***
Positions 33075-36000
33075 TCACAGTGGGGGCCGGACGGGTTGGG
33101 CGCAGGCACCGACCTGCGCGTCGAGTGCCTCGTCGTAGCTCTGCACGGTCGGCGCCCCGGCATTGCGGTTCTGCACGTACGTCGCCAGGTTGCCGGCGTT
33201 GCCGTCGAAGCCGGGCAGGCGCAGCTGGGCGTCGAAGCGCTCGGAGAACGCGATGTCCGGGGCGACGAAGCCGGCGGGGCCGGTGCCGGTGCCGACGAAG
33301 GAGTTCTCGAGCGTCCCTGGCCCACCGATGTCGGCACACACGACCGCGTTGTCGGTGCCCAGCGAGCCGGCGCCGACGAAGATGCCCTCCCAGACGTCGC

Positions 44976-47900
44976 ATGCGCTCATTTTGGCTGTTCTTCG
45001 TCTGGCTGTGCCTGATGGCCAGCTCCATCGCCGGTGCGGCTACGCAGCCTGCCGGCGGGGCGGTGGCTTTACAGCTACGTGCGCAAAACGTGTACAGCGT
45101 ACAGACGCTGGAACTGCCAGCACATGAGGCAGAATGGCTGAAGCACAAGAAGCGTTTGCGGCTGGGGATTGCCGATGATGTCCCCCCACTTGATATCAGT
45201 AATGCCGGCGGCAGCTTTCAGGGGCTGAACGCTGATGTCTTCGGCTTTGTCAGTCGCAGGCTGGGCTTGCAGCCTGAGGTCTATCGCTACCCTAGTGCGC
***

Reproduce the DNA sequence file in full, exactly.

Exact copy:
Positions 33075-36000
33075 TCACAGTGGGGGCCGGACGGGTTGGG
33101 CGCAGGCACCGACCTGCGCGTCGAGTGCCTCGTCGTAGCTCTGCACGGTCGGCGCCCCGGCATTGCGGTTCTGCACGTACGTCGCCAGGTTGCCGGCGTT
33201 GCCGTCGAAGCCGGGCAGGCGCAGCTGGGCGTCGAAGCGCTCGGAGAACGCGATGTCCGGGGCGACGAAGCCGGCGGGGCCGGTGCCGGTGCCGACGAAG
33301 GAGTTCTCGAGCGTCCCTGGCCCACCGATGTCGGCACACACGACCGCGTTGTCGGTGCCCAGCGAGCCGGCGCCGACGAAGATGCCCTCCCAGACGTCGC

Positions 44976-47900
44976 ATGCGCTCATTTTGGCTGTTCTTCG
45001 TCTGGCTGTGCCTGATGGCCAGCTCCATCGCCGGTGCGGCTACGCAGCCTGCCGGCGGGGCGGTGGCTTTACAGCTACGTGCGCAAAACGTGTACAGCGT
45101 ACAGACGCTGGAACTGCCAGCACATGAGGCAGAATGGCTGAAGCACAAGAAGCGTTTGCGGCTGGGGATTGCCGATGATGTCCCCCCACTTGATATCAGT
45201 AATGCCGGCGGCAGCTTTCAGGGGCTGAACGCTGATGTCTTCGGCTTTGTCAGTCGCAGGCTGGGCTTGCAGCCTGAGGTCTATCGCTACCCTAGTGCGC